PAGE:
We help organisations build successful, safe communities
Our clients are in the public, private and third sectors, we work mainly in the home affairs and security fields. We advise Police and Crime Commissioners, FTSE 100 and Fortune 500 companies, high-profile individuals and some of the most successful not-for-profit organisations on both sides of the Atlantic.
Every client is delighted by our support
We build and deliver effective communications strategies for our clients backed up by unique research and insight. Our customers say we are ‘indispensable’, that we offer the ‘finest’ advice and that our ‘intelligence, integrity and energy’ sets us apart from our peers. Others say we ‘work hard to exceed expectations’ and ‘provide excellent value for money’.
The credibility of our advice is beyond question
We offer a powerful fusion of policy expertise, political insight, delivery experience and communications support. Our team have provided policy advice to criminal justice leaders, led police forces, served at Cabinet level in Governments and held senior roles in the media. We have helped build major international third sector brands and led change communications programmes in one of the largest UK charities.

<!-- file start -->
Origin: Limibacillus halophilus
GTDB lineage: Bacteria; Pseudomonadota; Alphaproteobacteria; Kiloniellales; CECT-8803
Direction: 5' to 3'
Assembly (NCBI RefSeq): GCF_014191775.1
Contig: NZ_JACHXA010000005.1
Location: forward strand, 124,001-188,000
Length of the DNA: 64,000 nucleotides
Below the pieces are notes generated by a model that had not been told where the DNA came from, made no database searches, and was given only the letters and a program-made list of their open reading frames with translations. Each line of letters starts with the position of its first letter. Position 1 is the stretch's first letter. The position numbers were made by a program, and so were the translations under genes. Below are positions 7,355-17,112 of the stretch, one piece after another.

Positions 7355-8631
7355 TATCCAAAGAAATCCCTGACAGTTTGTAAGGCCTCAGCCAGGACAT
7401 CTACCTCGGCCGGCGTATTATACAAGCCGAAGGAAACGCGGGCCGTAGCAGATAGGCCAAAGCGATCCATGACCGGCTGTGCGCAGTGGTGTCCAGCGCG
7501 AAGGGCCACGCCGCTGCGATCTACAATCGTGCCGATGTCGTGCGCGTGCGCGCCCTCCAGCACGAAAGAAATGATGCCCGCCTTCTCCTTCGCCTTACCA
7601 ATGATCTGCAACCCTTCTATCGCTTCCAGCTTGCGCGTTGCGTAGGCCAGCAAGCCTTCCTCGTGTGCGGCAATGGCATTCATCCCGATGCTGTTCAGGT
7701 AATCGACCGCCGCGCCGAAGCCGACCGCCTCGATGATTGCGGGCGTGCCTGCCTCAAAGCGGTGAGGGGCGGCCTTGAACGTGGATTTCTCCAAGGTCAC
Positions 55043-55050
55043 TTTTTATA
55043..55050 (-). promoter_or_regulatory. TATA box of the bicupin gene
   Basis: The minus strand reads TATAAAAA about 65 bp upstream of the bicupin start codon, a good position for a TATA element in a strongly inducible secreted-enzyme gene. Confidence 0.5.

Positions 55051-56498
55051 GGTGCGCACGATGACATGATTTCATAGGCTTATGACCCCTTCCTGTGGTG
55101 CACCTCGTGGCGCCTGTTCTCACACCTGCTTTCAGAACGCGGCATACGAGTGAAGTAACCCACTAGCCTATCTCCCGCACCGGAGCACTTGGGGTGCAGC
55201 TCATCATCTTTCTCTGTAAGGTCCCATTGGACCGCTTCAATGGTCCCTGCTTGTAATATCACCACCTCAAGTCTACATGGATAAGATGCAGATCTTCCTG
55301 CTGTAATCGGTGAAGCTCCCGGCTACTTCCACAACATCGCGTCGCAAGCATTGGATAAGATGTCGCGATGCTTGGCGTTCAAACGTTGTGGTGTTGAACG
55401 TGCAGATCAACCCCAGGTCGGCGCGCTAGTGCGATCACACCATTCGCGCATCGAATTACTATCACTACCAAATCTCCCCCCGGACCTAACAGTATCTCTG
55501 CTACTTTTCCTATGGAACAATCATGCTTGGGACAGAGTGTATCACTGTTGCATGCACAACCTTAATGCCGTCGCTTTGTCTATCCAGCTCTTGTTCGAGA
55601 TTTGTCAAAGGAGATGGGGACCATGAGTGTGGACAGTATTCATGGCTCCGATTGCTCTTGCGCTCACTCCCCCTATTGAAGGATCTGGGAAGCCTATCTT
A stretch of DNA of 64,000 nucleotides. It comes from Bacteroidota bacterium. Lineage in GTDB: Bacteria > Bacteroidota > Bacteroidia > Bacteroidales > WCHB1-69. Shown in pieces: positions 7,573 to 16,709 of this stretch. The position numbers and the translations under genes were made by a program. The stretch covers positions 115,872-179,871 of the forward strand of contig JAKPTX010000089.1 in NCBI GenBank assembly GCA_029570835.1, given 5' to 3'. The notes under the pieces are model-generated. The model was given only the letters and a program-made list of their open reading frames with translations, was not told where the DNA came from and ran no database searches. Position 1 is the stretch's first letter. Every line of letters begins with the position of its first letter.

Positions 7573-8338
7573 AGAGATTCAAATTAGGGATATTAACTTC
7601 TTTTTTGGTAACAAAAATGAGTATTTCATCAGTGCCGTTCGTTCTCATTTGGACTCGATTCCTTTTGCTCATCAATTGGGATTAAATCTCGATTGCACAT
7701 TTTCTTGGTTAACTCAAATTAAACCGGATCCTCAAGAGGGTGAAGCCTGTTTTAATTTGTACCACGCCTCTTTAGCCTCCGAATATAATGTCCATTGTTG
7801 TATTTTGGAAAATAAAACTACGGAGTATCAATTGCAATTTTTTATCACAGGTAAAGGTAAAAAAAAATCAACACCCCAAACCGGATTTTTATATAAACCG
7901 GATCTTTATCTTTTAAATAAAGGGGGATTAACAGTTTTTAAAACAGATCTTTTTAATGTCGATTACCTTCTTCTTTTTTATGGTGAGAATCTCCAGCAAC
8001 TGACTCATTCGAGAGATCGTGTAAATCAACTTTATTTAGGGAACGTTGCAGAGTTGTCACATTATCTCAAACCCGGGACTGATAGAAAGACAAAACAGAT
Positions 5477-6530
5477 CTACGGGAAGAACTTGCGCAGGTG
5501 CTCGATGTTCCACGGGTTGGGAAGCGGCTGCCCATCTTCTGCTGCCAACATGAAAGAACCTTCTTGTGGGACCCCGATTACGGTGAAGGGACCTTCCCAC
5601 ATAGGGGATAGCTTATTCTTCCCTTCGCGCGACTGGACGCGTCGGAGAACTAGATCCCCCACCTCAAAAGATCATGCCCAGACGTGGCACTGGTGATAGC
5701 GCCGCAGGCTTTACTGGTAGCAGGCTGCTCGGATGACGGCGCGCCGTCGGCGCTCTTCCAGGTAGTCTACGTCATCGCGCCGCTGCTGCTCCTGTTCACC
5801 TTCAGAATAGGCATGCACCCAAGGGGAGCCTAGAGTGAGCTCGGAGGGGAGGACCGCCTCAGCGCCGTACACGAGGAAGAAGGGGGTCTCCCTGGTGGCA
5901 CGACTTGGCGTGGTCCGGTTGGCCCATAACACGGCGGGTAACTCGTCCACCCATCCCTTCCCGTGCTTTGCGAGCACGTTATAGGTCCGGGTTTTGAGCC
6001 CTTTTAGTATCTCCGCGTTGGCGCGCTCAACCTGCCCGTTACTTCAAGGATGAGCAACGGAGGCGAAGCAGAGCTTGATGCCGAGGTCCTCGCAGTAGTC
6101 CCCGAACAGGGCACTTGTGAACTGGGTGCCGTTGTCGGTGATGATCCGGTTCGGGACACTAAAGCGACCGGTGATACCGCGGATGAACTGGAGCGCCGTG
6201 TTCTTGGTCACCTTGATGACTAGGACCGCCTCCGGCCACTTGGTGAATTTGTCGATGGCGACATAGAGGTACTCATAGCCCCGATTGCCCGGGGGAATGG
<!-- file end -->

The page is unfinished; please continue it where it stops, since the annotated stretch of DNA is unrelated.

Yesterday's HMIC report called for greater consistency in policing across England and Wales. HMIC’s Roger Baker said he was “concerned to find that a member of the public will receive a different response from the police for the same type of crime or incident, depending on where they live.”
Crime boss, Terry Adams, appeared in court last week to try and escape paying the rest of his debt to society, which equates to just more than £650,000. The court report shows that seven years after his conviction in 2007 his lifestyle is still under active investigation and his personal expenditure is being picked over by National Crime Agency investigators.
Cyber crime has been highly profitable for global criminal networks but there is a new threat emerging, the exploitation of biotechnology. Biotechnology is the creation of drugs and other useful products using “nature's toolkit” by adapting or exploiting processes found in living organisms.